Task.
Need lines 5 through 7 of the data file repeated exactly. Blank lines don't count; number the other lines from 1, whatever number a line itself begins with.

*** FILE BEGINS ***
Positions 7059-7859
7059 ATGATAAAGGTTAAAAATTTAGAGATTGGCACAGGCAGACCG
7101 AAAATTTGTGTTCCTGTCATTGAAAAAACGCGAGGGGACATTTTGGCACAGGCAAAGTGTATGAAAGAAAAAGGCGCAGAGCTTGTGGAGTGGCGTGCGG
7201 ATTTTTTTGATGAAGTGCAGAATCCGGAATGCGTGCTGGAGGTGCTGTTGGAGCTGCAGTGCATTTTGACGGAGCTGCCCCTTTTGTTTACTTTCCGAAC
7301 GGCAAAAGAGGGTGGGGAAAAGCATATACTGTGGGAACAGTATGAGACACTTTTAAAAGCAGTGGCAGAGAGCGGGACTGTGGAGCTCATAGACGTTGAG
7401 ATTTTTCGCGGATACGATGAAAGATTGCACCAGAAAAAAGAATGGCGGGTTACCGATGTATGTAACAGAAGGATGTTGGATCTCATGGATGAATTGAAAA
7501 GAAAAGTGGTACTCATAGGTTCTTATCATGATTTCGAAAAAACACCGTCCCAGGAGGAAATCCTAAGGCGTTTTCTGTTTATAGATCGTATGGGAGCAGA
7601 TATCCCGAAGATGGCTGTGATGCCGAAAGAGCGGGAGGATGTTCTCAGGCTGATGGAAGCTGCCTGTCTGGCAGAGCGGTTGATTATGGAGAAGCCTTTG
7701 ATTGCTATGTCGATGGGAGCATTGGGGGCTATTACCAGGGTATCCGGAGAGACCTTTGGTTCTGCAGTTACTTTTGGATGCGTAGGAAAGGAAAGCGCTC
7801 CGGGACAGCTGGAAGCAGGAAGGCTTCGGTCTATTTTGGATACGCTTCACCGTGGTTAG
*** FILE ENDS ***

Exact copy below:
7301 GGCAAAAGAGGGTGGGGAAAAGCATATACTGTGGGAACAGTATGAGACACTTTTAAAAGCAGTGGCAGAGAGCGGGACTGTGGAGCTCATAGACGTTGAG
7401 ATTTTTCGCGGATACGATGAAAGATTGCACCAGAAAAAAGAATGGCGGGTTACCGATGTATGTAACAGAAGGATGTTGGATCTCATGGATGAATTGAAAA
7501 GAAAAGTGGTACTCATAGGTTCTTATCATGATTTCGAAAAAACACCGTCCCAGGAGGAAATCCTAAGGCGTTTTCTGTTTATAGATCGTATGGGAGCAGA